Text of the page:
How to choose the right audio preamp to match your music, instruments, and budget.
The Golden Age Project PRE-73 MKII has circuitry based on classic preamps to deliver vintage sound that’s both noise-free and has a wide dynamic range.
If you want to know what a preamp is and what one can do for you, read on. You’ll find answers to all your questions about how preamps works, the various types that are available, and which preamp will be best for you, your budget, and your music.
We’ll first address preamps designed to handle signals from mics, then explore instrument-specific preamps.
Table of Contents
What is a preamp? What does it do?
Types of Preamps
What Is a Channel Strip?
Transformers and Their Effect on Preamp Sound
Which preamp is right for me?
So, which preamp do I buy?
Still have questions? We have answers
Glossary of Preamp Terms
What is a preamp? What does it do?
A preamp’s job is to take an audio signal, whether from an instrument or microphone, and give that signal sonic shape and definition before the signal is amplified for further audio processing or output through speakers, headphones, or other audio gear. The preamp’s role is crucial in creating quality sound.
While this may sound like a very dry, functional step in the signal chain, a preamp can add immense character, warmth, and dimension to your music.
I already have a mixer and/or digital interface. Do I still need a preamp?
If you already have a hardware- or software-based recording rig, you might wonder how essential an external preamp is. The truth is that, while there are exceptional mixers and interfaces on the market today, there is usually room for improvement in the quality of the sound this gear delivers.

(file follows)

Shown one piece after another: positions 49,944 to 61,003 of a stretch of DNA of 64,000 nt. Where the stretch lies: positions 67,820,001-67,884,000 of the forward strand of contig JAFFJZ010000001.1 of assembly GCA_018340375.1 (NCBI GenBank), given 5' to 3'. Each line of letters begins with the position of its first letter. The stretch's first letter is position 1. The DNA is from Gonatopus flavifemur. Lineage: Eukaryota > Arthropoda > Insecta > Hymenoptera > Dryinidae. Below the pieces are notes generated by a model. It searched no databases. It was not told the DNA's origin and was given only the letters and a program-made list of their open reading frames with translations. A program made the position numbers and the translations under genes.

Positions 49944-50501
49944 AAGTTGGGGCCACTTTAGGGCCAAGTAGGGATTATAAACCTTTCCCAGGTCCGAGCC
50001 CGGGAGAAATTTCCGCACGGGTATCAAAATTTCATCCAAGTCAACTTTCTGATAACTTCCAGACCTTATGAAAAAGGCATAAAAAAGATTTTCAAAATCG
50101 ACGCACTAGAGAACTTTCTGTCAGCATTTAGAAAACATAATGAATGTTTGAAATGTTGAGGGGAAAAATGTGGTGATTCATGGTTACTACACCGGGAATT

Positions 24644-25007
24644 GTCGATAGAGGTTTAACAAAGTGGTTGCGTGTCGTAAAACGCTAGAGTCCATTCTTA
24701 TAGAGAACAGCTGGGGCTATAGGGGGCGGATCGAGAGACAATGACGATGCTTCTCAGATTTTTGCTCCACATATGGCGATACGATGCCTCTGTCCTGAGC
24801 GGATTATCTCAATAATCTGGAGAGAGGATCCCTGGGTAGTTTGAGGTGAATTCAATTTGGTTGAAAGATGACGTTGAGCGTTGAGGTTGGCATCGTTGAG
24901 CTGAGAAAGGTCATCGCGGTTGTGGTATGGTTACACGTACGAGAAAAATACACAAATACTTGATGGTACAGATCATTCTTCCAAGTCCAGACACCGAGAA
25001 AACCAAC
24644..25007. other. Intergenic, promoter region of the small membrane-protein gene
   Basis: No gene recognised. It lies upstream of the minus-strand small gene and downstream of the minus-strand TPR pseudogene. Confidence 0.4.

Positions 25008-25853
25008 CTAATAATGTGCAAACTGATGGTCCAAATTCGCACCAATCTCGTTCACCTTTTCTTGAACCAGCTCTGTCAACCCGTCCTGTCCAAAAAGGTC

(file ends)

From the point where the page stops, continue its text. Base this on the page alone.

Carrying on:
Your audio interface or mixer will in all likelihood offer some preamp functions. While a DAW (Digital Audio Workstation)—the platform that allows you to record and mix your audio in a digital format—excels at letting you combine tracks, add virtual instruments, and generally manipulate your audio material, it is usually limited in its ability to deliver professional-level sound quality by the level of quality of the equipment feeding audio into and out of it. Realistically, there isn’t room in a single interface or mixer to house the components of a well-designed external preamp. It’s also unreasonable to expect a moderately-priced interface or mixer to deliver the sound quality of a dedicated hardware preamp.
The beauty of adding a high-quality preamp or channel strip to your setup is that instead of paying $4,000 per channel times 32 for a pro-quality mixing console, about $2,000 to $3,000 buys you a “gold channel” for your DAW or mixer that you can use to record track by track. That’s one of the secrets world-class sound on a project studio budget. If you need to record more simultaneous channels, there are a number of high-quality multichannel preamps available from PreSonus, Grace Designs, Millennia, and others.
Even if your budget doesn’t permit buying a single, high-end preamp, there are many moderately priced models that can still deliver excellent sound for capturing your bedroom concertos or garage band jam sessions.
If you’re operating with a really tight budget, there are lots of interfaces available that include preamp functions that may serve your needs. To explore all the options, read our Audio Interface Buying Guide.
Types of Preamps
The first important distinction to be made among the different types of preamps available is an aesthetic one: whether they’re designed to add color or deliver a transparent signal. You’ll usually find both types in most studios to meet a range of recording needs. A color preamp can add body or character to a thin voice or instrument, whereas a transparent preamp strives to reproduce the original instrument or vocal sound as accurately as possible.
Preamps That Add Color
Some preamps are designed to enrich the overall sound or timbre of your signal. This can be useful if your signal sounds dry and thin. Adding color with a preamp can make your recordings sound intimate or over the top and larger than life depending on how you apply that color. Audio engineers who prefer color in their preamps subscribe to the philosophy that whatever helps you achieve the sound you are after should be employed in the process. Generally, those in this camp prefer tube and solid state preamps with transformer-coupled designs.